Informations and abstract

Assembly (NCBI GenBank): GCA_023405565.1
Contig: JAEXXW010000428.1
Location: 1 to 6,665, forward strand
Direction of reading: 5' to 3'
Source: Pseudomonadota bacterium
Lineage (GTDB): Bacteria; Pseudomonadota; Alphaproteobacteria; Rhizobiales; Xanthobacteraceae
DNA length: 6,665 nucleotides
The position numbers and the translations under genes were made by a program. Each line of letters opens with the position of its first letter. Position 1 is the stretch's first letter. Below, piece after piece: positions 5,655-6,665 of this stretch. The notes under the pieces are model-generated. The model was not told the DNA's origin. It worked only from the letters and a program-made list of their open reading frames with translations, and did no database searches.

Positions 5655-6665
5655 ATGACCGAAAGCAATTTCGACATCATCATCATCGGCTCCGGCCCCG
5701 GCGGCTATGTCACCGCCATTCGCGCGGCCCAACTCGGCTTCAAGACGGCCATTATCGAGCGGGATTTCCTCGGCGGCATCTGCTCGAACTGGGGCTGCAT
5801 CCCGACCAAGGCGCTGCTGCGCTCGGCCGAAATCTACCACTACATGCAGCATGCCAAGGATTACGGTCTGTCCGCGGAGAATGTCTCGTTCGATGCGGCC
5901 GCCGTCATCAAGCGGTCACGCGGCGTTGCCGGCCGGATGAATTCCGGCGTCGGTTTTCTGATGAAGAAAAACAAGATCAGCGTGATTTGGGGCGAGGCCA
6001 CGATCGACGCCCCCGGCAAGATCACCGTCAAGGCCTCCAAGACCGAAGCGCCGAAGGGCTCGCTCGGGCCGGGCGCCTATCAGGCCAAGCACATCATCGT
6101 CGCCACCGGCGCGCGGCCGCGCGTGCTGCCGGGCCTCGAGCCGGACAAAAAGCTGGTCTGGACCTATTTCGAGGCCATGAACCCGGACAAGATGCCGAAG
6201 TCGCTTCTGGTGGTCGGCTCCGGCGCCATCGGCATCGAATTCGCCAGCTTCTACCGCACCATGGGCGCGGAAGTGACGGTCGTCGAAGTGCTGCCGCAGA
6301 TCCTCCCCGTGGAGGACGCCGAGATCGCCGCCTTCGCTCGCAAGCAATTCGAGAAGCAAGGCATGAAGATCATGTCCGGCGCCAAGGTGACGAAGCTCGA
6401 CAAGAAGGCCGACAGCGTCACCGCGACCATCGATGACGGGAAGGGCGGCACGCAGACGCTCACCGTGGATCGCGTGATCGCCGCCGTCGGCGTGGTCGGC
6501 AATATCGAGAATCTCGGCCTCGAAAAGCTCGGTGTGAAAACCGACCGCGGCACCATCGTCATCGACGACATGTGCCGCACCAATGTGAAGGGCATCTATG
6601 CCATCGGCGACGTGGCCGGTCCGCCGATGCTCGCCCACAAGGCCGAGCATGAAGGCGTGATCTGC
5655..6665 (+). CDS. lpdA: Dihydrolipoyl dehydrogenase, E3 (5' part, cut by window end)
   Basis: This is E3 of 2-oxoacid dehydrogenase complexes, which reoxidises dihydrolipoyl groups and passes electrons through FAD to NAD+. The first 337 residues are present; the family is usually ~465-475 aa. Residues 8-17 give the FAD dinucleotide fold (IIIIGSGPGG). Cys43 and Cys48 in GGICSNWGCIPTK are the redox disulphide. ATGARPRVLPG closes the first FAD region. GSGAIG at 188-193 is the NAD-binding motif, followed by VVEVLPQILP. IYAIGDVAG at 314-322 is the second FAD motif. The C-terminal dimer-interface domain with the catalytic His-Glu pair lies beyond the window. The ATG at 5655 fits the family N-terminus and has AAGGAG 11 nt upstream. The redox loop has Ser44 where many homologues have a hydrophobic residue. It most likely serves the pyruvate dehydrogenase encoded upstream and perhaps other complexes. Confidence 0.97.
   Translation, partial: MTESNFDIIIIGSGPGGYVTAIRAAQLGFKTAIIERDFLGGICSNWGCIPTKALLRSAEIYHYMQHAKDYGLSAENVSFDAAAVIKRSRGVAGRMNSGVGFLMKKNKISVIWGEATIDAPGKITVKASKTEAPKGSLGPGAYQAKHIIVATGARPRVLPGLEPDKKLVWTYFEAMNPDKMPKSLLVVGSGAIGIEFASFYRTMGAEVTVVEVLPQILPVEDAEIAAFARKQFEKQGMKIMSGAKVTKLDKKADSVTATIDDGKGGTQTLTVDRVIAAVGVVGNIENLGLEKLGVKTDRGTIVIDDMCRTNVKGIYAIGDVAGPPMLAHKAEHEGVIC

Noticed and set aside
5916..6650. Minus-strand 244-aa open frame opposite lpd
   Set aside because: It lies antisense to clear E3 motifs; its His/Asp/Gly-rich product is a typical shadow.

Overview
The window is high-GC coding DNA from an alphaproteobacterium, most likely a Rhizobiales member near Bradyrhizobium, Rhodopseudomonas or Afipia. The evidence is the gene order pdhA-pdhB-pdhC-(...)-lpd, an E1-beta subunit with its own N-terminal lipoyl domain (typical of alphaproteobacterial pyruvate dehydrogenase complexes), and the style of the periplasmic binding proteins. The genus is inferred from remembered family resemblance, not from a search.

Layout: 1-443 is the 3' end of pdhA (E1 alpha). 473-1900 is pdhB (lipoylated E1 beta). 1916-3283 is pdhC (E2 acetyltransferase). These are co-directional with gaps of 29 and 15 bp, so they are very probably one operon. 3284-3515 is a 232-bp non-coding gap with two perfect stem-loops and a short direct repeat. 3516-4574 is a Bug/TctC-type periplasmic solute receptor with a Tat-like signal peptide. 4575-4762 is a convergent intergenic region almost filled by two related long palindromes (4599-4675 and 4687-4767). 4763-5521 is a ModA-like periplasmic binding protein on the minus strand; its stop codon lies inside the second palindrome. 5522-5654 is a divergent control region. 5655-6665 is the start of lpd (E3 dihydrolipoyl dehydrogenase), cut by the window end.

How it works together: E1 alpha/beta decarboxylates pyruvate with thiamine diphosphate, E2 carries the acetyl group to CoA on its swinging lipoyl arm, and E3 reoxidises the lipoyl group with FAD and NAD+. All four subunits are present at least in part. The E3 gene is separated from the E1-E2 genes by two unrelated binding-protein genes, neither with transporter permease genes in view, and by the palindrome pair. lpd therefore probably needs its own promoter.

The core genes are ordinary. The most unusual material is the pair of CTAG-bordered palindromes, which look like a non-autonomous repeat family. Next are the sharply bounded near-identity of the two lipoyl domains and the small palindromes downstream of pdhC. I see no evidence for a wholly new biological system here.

This essay tells the judicial story of how, in 1619, the Court of the archbishop in Monreale - one of the most important centres of power in Sicily - launched a ferocious disciplinary campaign against the practice of usury in the city of Corleone. The case demonstrates how, within the cultural universe of the "ancien régime", usury - as both a crime and a sin - represented an illicit act for which the legal domain was characterised by the coexistence of many different kinds of regulatory systems, each with their own distinct language. In particular, the story highlights how the judicial process was marked by an overlapping of the "foro interno" conscience with the "foro esterno" of the Courts. An examination of one of the transactions of the accused - concerning a legal point which was to assume a central role in the judicial proceedings - presents the problem of the role and function of commutative justice in the culture of the "ancien régime". In addition to the aggrieved party of the economic operation in question, four experts in casuistry also played a role in the proceedings when - immediately preceding the opening of the case by the archbishop's court in Monreale - they were called upon by the accused, in order to save him and resolve the many conflicts through the seeking of an acceptable solution. The arguments put forth by the four ecclesiastics regarding the juridical measure which they had expressly brought to the Court's attention and could therefore no longer be ignored, clearly reflect how commutative justice, namely justice pertaining to the contractual sphere, was not always subjected to, or a function of, the logic of the distributional culture in existence at the time.